February 15, 2014: South Sudan believes that Sudan is providing support for South Sudanese rebel forces loyal to former vice-president Riek Machar. Uganda and Ethiopia believe that Sudan is collaborating with Eritrea to supply the pro-Machar rebels.

February 14, 2014:  Despite the January 23 ceasefire agreement, rebel fighters in South Sudan launched another attack near the town of Malakal (capital of Upper Nile state).  The rebel force damaged an oil production facility in an oil field near Malakal.  Both the government and rebels exchanged accusations that the other side broke the ceasefire. The government claimed that the rebels began selectively attacking oil facilities on February 12.  South Sudan continues to produces around 200,000 barrels of oil per day. In early December 2013 South Sudan was producing approximately 250,000 barrels a day.

February 13, 2014: Investigators have substantiated claims by Nuer tribes that when the South Sudan civil war began on December 15, 2013, Dinka soldiers did go on a murder spree in the capital, Juba. The Dinkas targeted Nuer civilians.

February 12, 2014:  Uganda is withdrawing combat forces from South Sudan. The withdrawal will occur in phases in order to insure stability in South Sudan. Uganda expects the AU to provide replacements for the withdrawing Ugandan forces. In December 2013 Uganda deployed at least 4,000 soldiers inside South Sudan. The AU intends to send around 5,500 peacekeepers to South Sudan.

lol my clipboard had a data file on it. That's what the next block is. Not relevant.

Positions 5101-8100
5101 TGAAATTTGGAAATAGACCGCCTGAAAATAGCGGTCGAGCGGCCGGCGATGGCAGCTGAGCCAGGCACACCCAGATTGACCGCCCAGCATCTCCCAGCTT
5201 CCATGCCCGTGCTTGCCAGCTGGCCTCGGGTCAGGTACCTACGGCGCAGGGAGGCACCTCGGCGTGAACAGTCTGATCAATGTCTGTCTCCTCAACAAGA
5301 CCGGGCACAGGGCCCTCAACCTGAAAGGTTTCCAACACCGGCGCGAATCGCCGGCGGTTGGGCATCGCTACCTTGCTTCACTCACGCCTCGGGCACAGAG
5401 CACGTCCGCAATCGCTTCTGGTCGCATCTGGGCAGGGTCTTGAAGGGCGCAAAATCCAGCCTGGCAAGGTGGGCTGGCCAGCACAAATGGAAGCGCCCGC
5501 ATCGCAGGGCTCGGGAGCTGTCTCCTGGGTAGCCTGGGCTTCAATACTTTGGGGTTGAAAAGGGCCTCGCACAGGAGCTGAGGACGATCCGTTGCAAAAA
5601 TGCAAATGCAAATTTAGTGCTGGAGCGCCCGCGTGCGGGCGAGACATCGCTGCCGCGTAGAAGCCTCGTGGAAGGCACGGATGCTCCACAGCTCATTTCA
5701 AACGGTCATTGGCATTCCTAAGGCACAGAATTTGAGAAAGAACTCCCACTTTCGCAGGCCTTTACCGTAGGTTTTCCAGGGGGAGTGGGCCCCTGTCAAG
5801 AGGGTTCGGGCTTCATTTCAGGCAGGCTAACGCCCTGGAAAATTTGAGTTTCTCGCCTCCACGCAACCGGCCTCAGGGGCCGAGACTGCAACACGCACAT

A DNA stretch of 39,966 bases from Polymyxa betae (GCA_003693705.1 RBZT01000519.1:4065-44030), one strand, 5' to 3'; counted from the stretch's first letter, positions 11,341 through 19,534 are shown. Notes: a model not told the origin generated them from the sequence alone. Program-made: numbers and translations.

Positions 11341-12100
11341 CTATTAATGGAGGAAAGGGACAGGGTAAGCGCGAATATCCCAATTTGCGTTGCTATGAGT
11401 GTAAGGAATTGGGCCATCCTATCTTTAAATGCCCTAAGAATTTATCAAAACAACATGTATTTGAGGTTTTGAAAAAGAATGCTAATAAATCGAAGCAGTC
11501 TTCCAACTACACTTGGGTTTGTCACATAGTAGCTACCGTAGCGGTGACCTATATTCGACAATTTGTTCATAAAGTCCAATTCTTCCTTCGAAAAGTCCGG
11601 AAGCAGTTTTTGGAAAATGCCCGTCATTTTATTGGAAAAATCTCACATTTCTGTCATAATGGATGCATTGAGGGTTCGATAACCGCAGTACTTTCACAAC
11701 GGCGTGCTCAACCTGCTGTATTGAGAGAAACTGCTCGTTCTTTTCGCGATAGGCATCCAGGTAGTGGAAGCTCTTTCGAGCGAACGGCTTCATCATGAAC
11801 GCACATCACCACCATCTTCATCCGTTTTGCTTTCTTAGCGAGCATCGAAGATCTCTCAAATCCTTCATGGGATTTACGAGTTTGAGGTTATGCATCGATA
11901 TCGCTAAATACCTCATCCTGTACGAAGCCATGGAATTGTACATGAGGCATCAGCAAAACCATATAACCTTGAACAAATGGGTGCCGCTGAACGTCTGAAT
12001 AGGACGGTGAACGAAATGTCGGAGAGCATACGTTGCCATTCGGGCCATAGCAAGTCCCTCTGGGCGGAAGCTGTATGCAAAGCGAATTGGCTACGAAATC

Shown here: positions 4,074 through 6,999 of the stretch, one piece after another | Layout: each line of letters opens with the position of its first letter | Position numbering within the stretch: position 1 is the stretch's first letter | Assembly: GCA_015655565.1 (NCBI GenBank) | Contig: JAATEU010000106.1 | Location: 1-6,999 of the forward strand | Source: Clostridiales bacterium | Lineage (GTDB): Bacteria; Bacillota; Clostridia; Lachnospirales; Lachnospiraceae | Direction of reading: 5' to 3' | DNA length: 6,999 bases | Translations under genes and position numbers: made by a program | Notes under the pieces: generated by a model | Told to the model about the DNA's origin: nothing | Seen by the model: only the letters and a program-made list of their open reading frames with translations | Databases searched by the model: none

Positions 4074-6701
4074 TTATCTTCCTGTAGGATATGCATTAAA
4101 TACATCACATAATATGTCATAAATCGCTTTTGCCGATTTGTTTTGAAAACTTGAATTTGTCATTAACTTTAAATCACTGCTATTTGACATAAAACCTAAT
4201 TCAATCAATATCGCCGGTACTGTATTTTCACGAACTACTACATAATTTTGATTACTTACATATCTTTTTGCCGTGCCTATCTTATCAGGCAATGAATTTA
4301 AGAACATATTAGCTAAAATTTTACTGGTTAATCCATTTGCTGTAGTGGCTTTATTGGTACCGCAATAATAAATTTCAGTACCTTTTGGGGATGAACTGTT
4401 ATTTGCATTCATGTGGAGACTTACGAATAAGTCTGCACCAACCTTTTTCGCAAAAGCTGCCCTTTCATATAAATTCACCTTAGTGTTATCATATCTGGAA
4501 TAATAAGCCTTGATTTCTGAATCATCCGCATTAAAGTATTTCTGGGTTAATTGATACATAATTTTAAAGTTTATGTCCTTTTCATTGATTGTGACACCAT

Regional mediators indicated that Great Britain, the U.S. and Norway may form another “diplomatic troika” to forward a political settlement in South Sudan. The three countries which conduct the negotiations which led to the 2005 Comprehensive Peace Agreement (CPA) which ended the Sudan civil war.  The three countries may form a quartet by adding China as a fourth member. Meanwhile, observers reported numerous ceasefire violations by both the government and rebel forces throughout South Sudan.

South Sudan forces captured a rebel supply dump in Jonglei state.

February 10, 2014: Rebels in South Sudan acknowledged that the government does control Jonglei state’s major cities but has no control over rural areas.

February 9, 2014: Ceasefire violations occurred in South Sudan’s Jonglei state and in Upper Nile state. Both government rebel forces have violated the ceasefire agreement.

February 8, 2014: the South Sudan said it is implementing the peace agreement signed in late January with the Jonglei state rebel group, the South Sudan Democratic Movement (SSDM, the political wing of David Yau Yau’s Cobra Faction militia.)





Help Keep Us From Drying Up

We need your help! Our subscription base has slowly been dwindling.

Each month we count on your contributions. You can support us in the following ways:

  1. Make sure you spread the word about us. Two ways to do that are to like us on Facebook and follow us on Twitter.
  2. Subscribe to our daily newsletter. We’ll send the news to your email box, and you don’t have to come to the site unless you want to read columns or see photos.
  3. You can contribute to the health of StrategyPage.
Subscribe   Contribute   Close